The ruins of Ephesus reveal a great city that was lost in time. Photo by Greg Olsen.

Where was Ephesians Written?

Paul wrote his letter to the Ephesians while he was imprisoned in Rome. His letter provides insight into the challenges of early Christians living in Ephesus. In Acts 19:23-41, it’s recorded that the city was associated with the Temple of Artemis and worship of the goddess Diana. There were many silversmiths that made their living producing idols to the goddess and on at least one occasion there was rioting associated with Paul’s preaching as is recorded in this passage, which provides more insight into these people.

An image of the ruins of Ephesus and the crowds of people - Ephesus tour.
We traveled in July and the temperature was above 40 C (104 F) and yet there were many crowds at the ruins. That’s another reason a private tour is nice. Photo by Greg Olsen.

Why Take a Private Tour of Ephesus

We were traveling with two of our children and booking a private tour for four people was less costly than booking a shore excursion through the cruise ship. The private tour was also much better than the shore excursion. We had a knowledgeable private guide all to ourselves. We traveled at our own pace and were far more comfortable than we would have been on a huge tour bus with lots of people.

An image of the Great Theatre of Ephesus as seen on a private tour.
The Great Theatre of Ephesus is still one of its most imposing structures. Paul is said to have preached to the Ephesians in this very place. Photo by Greg Olsen.

What You See on an Ephesus Tour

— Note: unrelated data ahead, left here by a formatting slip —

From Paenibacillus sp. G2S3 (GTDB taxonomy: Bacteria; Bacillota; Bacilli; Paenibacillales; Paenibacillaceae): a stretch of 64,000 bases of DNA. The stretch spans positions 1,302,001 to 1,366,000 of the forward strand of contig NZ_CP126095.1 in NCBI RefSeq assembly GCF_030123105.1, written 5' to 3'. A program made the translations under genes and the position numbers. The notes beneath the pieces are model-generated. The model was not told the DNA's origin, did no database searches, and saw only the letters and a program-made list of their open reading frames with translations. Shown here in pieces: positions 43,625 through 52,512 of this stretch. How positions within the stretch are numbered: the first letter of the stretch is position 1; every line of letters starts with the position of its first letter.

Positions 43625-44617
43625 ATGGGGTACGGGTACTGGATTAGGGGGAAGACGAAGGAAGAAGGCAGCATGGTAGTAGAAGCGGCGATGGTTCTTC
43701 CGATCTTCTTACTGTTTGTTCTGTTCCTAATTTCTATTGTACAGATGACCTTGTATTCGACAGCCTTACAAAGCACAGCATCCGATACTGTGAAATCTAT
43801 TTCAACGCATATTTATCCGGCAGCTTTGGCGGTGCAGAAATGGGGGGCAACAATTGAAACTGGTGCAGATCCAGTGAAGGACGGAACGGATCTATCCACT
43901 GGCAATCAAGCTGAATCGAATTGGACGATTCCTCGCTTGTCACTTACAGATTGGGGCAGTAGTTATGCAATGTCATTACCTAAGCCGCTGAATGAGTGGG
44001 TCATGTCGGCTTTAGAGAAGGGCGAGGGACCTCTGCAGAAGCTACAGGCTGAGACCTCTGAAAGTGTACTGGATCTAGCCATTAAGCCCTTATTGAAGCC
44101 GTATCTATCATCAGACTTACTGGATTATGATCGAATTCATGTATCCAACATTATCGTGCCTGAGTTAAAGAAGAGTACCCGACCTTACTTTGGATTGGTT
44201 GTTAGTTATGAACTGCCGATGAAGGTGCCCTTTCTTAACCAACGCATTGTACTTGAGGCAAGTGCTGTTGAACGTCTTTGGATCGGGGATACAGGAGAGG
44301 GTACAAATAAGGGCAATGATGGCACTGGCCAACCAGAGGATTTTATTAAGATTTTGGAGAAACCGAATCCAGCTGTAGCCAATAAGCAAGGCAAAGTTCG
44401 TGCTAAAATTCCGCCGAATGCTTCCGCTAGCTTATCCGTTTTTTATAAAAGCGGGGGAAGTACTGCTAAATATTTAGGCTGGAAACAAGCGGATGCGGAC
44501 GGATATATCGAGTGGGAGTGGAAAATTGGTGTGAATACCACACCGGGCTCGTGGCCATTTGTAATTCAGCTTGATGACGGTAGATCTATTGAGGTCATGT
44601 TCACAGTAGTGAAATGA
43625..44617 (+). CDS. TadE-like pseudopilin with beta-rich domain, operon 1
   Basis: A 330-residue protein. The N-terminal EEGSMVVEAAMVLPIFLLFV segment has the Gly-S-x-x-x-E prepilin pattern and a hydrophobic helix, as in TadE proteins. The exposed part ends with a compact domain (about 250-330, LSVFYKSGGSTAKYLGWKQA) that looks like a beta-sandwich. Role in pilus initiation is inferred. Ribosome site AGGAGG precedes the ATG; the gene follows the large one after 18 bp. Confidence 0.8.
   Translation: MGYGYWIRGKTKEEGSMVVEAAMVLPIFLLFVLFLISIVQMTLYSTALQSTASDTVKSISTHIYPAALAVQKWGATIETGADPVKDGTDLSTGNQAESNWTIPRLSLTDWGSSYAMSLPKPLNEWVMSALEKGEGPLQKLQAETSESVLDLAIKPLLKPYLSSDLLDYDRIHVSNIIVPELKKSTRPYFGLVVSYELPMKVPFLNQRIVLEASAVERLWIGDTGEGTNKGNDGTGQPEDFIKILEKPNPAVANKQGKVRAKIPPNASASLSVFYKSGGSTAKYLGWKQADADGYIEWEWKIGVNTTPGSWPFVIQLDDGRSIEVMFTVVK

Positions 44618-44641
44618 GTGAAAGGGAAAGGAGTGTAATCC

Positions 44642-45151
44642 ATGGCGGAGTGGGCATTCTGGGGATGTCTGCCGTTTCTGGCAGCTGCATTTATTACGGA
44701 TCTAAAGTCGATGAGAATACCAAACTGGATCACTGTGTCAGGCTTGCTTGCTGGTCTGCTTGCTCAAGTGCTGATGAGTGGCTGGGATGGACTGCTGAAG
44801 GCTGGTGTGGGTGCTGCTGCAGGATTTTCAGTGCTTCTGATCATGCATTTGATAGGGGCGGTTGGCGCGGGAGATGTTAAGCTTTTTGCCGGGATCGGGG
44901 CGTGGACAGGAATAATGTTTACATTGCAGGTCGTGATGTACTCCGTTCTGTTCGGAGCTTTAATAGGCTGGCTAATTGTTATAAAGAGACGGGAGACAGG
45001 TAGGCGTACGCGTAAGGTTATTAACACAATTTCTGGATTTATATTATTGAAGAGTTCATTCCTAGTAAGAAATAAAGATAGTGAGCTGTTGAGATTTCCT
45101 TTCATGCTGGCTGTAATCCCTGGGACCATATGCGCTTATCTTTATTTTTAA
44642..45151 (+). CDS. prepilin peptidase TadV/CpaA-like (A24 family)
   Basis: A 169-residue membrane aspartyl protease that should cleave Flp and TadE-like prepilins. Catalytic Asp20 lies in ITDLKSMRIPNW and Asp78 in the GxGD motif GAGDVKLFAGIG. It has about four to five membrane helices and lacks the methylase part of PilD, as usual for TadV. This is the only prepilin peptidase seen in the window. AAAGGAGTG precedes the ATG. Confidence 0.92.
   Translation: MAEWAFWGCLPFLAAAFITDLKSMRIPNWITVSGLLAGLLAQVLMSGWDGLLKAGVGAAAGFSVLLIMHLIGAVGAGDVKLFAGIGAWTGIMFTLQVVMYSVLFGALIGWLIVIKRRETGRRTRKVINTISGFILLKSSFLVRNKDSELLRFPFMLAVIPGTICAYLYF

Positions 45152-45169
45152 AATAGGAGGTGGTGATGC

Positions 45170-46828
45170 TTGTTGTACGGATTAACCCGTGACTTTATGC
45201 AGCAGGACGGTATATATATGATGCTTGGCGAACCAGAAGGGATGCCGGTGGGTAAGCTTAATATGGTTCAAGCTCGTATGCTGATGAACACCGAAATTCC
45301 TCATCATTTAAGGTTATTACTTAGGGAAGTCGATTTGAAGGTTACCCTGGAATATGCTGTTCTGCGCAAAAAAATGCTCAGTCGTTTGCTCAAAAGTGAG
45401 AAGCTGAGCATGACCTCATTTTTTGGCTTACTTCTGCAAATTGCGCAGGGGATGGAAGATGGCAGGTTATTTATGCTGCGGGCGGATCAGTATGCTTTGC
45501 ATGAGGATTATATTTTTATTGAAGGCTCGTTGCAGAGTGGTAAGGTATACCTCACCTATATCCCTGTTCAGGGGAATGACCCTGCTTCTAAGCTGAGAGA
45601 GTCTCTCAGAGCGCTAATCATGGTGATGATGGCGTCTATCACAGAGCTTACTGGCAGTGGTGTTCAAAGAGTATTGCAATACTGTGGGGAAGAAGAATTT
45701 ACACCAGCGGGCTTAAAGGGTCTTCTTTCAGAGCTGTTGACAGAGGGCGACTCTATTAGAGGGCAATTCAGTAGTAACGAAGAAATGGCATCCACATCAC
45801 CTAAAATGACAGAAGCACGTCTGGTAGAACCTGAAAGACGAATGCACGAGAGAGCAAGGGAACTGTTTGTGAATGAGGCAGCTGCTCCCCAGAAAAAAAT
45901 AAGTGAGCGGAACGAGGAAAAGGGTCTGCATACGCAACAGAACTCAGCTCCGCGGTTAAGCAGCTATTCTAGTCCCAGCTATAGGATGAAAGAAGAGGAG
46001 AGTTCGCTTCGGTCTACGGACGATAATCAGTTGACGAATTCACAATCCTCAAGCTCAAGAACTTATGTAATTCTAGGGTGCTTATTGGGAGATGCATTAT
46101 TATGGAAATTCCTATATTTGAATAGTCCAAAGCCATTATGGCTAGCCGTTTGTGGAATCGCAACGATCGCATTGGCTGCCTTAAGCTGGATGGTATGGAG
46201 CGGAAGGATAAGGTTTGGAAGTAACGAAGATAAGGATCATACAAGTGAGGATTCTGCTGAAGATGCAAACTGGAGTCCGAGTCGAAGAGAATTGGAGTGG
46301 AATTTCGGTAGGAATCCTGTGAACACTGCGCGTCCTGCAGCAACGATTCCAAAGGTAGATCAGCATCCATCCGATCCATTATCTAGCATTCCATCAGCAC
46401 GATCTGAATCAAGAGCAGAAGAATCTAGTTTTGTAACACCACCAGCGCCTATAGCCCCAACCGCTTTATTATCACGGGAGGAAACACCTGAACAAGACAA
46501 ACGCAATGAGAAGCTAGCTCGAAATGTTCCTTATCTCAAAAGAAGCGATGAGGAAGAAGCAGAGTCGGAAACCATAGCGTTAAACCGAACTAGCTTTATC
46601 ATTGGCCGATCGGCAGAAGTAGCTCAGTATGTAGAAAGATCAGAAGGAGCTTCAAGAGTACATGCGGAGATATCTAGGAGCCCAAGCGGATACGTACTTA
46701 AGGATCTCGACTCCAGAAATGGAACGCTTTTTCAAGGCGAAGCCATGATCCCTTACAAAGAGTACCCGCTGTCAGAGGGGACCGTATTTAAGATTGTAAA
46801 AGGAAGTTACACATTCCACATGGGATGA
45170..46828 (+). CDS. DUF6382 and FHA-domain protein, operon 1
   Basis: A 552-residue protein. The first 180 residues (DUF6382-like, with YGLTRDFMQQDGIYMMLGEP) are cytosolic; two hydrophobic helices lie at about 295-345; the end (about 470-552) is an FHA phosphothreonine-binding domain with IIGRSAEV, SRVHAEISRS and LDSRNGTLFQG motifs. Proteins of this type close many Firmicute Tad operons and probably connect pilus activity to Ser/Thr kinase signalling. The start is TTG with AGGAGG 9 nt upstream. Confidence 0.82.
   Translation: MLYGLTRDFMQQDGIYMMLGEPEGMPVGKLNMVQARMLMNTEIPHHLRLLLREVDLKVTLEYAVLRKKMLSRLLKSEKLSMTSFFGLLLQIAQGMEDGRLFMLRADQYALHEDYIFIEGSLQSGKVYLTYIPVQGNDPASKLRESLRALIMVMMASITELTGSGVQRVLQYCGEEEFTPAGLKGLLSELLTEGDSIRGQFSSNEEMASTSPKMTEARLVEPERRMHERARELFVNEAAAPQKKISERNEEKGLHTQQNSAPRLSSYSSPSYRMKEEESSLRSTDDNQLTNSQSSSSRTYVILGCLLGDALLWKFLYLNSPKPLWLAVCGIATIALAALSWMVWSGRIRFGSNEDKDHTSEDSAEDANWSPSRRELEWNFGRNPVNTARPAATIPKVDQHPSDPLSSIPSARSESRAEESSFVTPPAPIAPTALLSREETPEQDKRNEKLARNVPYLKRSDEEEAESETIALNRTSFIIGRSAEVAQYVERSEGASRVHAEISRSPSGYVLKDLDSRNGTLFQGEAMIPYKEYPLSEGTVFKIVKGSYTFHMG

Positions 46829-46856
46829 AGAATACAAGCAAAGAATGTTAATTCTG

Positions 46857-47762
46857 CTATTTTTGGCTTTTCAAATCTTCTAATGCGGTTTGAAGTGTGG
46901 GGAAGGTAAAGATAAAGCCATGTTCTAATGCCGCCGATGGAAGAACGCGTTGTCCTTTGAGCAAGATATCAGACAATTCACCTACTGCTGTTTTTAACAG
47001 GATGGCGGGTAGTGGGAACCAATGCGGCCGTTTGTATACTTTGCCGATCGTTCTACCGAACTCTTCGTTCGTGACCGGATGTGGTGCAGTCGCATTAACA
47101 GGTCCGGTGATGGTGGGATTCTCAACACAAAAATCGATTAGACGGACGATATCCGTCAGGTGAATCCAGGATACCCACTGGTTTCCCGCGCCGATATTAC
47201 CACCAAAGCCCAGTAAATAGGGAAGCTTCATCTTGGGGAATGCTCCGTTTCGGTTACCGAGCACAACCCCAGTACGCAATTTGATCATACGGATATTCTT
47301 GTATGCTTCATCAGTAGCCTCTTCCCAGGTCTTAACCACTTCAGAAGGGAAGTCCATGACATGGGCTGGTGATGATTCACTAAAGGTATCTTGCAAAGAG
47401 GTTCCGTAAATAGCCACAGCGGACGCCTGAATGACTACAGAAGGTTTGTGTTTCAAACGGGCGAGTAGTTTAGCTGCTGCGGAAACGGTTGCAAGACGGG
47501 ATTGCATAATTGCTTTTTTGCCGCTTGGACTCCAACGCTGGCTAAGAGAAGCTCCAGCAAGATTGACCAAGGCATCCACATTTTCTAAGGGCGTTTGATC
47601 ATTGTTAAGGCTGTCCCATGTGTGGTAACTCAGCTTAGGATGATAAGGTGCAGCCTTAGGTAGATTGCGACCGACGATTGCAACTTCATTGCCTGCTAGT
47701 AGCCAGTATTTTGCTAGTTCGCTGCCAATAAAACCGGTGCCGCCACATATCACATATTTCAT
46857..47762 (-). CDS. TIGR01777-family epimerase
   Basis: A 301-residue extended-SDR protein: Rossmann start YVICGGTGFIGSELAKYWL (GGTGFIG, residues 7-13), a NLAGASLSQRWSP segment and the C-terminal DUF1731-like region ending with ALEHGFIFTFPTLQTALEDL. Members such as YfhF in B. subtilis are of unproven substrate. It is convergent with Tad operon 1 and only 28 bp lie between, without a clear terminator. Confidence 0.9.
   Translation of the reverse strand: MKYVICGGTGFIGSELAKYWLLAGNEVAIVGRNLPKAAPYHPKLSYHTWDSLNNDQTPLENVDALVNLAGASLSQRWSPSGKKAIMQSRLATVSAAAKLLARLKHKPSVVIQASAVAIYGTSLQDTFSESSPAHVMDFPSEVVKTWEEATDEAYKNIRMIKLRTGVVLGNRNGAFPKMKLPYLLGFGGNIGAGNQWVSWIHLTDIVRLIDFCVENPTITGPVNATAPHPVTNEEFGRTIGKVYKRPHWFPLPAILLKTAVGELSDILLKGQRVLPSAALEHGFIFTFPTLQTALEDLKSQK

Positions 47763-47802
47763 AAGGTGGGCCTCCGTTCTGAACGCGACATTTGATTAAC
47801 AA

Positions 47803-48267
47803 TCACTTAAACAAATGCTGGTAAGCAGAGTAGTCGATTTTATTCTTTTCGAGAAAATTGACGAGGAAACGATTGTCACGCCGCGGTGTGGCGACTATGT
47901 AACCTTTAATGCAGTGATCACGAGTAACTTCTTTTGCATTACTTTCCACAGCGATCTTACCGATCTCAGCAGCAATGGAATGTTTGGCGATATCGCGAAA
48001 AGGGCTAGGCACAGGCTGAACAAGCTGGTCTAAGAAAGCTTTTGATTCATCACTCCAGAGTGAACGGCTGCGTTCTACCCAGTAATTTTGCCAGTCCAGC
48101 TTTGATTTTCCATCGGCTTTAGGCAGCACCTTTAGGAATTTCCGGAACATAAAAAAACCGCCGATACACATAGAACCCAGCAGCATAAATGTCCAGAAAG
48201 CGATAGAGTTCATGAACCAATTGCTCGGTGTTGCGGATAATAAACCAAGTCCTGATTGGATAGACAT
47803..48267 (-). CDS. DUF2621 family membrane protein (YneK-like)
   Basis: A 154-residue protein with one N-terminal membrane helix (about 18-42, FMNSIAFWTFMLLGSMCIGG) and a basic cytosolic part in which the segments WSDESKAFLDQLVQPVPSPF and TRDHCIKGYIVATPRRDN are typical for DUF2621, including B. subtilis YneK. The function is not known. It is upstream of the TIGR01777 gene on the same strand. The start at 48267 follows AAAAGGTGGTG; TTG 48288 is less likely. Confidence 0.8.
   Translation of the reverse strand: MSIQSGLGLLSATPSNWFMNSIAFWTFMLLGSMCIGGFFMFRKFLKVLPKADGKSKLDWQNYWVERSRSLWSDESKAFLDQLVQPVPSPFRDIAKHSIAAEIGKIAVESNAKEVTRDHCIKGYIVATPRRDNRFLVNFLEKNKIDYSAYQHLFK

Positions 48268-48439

When you’re on a private tour, you can customize it to see what you like. Our tour included a visit to Ephesus where we saw remarkable ruins like the spectacular Library of Celsus, the Terrace Houses and the Great Theatre of Ephesus. Since we were on our own, we climbed to the top of the theatre and tested the acoustics. We were impressed. It was an incredible feeling to stand in the place where the Apostle Paul once preached. We also visited sites outside the main ruins on our Ephesus tour including the ruins of the Temple of Artemis, the Basilica of St. John and Isa Bey Mosque near Selcuk, Turkey.

An image of a vendor outside the ruins of Ephesus.
This vendor near the ruins made us feel we had stepped back in time. Photo by Greg Olsen.

Why You Should See the Terrace Houses on an Ephesus Tour

There’s an extra charge to see the Terrace Houses, but it’s worth it. These were the houses of wealthy residents and they provide a glimpse into the lives of these people during the Roman period. The oldest building dates back to 1 BC. You can see frescos on the walls and tile mosaics on the floor. You can even see the clay pipes that provided hot and cold running water to the homes. It’s incredible to realize how advanced this city was.

What is the House of the Virgin Mary?

Tradition has it that Mary lived outside Ephesus in the later years of her life. The Apostle John was charged with her care (John 19: 26-27). Since most scholars believe the Apostle John was in the vicinity of Ephesus after the death of Jesus, people have hypothesized that Mary, the mother of Jesus, was also there. The House of the Virgin Mary is a Catholic Shrine that is a 16-minute drive from Ephesus. The house was seen in a vision by a Roman Catholic nun and it has since become a Catholic pilgrimage site.

An image of two people standing on the steps of the great theatre in Ephesus.